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Brisbane north, Australia
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Originally Posted by AirmanAirhead View Post
Hey Kadil.... no wonder you've never built an F-22.. you keep dinkiing around here. Got any tape??? By now you must be a pro-Polaris flier AND builder!!

I'm in the process of repairing my one and only Polaris from a year ago. (with torque rods) I had pretty bad crash last time I flew it and just set it aside. The more I looked at it, the more I realized it was salvageable. So I'm in major repair mode. I was tempted to use tape... but decide glue might be better!

AA
It has been a long time AA. In that time tape technology has advanced so much. Careful you might get left behind.

I myself am about to buy some foam board today for some new models. Featuring in these builds will be:
-concealed contol rods and torque rods (my own adaptation)
-main spar on the hinge line (I had no cautions when I first suggested this???)
-tape z hinges (thanks Tom)
-splash proof hatch (Thanks Mark)
-flush mounted, sealed esc, IN heatshrink (thanks Daedalus)
-........... and............TAPE (no thanks AA )

cheers,
Kim
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Old Jul 27, 2010, 05:36 PM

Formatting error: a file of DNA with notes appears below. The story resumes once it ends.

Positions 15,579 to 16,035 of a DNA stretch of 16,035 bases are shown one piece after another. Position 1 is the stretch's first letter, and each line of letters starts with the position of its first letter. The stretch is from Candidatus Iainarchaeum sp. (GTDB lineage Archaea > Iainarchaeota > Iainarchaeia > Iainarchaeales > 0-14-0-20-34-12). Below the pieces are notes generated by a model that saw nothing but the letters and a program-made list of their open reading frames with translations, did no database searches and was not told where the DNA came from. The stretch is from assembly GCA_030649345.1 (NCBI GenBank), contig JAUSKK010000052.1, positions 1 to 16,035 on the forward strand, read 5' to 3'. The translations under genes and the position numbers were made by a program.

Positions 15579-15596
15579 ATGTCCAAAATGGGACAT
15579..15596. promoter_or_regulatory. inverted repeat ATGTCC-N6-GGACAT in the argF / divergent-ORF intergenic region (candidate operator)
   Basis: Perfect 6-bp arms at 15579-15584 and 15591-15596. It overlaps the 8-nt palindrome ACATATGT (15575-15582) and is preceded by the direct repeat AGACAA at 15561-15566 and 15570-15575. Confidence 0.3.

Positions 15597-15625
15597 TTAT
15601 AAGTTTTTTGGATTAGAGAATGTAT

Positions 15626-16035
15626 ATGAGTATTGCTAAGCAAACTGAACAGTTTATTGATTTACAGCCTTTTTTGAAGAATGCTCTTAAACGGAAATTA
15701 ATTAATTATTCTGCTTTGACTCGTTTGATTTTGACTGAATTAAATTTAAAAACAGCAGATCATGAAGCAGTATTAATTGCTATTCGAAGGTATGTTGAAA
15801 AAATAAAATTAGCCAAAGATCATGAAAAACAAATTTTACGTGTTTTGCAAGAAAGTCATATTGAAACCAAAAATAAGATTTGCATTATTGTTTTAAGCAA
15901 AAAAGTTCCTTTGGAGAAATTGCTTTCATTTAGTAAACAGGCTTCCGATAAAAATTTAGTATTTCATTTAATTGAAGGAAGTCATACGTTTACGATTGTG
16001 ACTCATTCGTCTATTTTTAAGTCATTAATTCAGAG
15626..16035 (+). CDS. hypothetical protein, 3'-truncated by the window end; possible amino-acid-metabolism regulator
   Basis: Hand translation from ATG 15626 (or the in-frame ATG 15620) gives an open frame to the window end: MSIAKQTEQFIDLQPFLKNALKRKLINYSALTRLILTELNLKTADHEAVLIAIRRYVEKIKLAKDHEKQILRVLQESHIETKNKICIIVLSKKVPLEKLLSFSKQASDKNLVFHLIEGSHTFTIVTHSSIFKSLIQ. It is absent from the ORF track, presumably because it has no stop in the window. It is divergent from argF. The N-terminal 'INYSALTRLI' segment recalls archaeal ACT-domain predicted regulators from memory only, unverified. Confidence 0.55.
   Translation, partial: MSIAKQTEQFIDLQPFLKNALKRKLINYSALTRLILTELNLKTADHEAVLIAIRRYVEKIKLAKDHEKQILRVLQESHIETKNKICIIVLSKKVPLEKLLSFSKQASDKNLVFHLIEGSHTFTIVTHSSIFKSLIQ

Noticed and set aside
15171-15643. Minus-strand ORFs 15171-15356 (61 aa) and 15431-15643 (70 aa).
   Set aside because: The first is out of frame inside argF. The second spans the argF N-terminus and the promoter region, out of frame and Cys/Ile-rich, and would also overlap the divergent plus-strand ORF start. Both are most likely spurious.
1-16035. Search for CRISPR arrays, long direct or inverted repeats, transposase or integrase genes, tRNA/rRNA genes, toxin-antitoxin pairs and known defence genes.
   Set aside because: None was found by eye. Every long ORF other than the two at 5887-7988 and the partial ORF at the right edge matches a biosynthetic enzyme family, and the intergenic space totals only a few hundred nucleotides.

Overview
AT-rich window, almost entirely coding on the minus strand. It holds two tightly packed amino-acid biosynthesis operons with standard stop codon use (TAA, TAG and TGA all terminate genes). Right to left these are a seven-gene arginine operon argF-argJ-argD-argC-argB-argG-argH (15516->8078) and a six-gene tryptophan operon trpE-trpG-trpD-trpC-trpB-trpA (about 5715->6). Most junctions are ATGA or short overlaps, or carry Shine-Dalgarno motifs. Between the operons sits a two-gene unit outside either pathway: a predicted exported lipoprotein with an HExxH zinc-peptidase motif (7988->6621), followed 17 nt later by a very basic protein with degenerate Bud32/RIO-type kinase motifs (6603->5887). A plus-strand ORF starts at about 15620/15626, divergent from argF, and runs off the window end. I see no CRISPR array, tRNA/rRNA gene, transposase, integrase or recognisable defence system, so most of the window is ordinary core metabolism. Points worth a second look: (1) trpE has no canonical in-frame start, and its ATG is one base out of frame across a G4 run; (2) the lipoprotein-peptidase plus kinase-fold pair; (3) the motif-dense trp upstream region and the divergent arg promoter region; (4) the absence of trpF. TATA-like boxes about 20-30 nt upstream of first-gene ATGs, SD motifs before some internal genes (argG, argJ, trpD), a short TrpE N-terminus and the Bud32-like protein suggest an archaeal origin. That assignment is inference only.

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Ontario, Canada
Joined May 2008
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OK gang, thanks for the responses ... I sure wish I was responsible for the construction of this plane but it was made by Al, a good friend of mine who has built from balsa for about 70 years. He was asked by me to build one so we could fly together at the lake. He didn't want to try the foam and produced this lovely balsa version.

umdpru, AUW is almost 28oz (covered with Century 21 fabric) and assembled with LePages waterproof glue.

jetset44, airfoil is a modified Clark Y (flat bottomed) with no change in wing vs tail incidence. She flies with CG at ~1" in front of the step (porpoised on grass) but here at the lake it seems to want to fly requiring a lot of up elevator. Do you think that instead of the 2 degrees it should be parallel to the wing?

Daedalus66, It handles well in the air (except for the elevator trim) after Al set low rates on elevator. Prior to that it was almost uncontrollably twitchy (Al's word). His 1/64" ply on the bottom (back to the step) has helped with his 3 (so far) pelican dives.